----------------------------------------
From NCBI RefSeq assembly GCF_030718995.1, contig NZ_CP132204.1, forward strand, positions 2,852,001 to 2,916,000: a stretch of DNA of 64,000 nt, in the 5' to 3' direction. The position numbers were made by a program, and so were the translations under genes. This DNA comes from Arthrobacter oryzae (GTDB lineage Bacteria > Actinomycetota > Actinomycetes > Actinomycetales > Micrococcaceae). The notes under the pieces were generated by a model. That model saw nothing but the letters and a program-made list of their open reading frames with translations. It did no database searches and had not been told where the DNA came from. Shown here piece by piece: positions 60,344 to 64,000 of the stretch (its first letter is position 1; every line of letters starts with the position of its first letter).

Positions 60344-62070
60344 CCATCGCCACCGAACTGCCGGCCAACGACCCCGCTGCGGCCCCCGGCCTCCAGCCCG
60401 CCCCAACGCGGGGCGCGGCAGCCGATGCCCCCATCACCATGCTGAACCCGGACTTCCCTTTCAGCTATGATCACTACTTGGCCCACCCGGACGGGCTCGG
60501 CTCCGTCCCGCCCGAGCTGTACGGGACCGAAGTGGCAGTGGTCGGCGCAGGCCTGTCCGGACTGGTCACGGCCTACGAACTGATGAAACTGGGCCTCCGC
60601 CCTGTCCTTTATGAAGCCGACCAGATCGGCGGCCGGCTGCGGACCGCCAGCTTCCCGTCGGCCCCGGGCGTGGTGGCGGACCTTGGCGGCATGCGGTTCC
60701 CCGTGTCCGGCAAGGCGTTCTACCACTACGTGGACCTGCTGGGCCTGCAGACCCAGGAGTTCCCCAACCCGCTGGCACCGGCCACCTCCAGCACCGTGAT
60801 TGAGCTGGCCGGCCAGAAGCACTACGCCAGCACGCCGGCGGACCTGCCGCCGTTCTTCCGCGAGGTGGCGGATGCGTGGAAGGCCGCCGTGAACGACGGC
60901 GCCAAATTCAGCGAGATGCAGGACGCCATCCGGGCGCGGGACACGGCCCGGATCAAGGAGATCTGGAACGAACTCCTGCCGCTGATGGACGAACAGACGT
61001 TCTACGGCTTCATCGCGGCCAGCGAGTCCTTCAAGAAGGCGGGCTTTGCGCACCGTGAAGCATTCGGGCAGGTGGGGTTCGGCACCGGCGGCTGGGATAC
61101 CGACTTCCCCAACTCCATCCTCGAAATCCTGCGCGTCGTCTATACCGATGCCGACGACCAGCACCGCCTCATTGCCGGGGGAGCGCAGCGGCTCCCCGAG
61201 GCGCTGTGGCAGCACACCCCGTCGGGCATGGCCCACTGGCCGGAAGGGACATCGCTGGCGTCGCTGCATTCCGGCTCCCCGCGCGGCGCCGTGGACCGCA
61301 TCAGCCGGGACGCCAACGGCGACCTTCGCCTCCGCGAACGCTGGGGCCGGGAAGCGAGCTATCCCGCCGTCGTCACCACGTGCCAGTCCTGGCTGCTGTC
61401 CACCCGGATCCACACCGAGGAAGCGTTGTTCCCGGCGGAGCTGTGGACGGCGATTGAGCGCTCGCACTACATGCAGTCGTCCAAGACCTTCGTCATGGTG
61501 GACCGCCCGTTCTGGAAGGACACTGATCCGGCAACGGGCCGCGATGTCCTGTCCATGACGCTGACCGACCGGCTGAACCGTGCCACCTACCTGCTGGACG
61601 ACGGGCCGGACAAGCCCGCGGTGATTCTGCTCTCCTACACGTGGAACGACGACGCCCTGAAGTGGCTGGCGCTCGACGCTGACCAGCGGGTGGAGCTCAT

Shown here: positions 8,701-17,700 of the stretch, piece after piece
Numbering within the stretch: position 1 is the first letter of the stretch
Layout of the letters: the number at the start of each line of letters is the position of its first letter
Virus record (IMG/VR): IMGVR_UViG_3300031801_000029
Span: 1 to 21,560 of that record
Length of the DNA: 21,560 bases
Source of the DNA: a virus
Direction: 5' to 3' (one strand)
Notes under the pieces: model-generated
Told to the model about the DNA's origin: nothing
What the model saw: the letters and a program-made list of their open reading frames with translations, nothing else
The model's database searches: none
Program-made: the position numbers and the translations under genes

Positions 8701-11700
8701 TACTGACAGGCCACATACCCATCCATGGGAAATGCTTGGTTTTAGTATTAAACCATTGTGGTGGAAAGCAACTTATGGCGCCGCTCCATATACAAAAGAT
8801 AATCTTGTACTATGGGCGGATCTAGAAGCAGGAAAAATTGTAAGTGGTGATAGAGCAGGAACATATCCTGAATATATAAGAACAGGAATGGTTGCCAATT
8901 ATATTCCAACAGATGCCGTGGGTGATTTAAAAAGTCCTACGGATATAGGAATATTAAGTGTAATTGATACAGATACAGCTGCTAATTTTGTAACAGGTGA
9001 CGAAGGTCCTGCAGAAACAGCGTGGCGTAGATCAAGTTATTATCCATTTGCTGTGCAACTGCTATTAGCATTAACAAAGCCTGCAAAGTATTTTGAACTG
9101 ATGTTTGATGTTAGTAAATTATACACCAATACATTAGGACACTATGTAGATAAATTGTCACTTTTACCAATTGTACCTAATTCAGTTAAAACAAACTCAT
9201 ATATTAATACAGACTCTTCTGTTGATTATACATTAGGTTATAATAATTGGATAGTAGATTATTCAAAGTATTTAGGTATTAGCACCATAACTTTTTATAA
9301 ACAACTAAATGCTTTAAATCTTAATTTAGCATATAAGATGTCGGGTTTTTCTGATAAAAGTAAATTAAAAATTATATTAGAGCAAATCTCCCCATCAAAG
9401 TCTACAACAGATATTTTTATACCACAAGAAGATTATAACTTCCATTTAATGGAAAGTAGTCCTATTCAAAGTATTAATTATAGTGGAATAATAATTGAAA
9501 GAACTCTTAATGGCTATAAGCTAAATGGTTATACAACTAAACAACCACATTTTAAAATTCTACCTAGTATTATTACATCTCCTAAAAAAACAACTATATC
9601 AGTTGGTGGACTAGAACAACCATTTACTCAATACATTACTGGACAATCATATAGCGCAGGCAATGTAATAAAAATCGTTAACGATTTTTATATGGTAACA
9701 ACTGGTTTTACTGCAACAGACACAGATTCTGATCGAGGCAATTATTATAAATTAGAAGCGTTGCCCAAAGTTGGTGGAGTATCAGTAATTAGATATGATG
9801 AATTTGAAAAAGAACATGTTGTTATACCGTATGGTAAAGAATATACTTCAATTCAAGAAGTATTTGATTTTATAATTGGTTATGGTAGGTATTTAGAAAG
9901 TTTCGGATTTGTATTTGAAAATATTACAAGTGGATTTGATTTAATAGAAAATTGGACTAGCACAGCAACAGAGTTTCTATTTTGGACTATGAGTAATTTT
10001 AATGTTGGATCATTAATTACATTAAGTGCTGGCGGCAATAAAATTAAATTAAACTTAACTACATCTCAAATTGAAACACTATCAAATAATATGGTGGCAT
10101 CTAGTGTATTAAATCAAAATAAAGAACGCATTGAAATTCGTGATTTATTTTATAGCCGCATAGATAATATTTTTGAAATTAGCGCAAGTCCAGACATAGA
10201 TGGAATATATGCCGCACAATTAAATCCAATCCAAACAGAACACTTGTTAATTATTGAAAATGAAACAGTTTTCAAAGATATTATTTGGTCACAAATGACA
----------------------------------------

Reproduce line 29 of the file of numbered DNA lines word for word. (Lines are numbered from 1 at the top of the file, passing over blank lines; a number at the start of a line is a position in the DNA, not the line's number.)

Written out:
Program-made: the position numbers and the translations under genes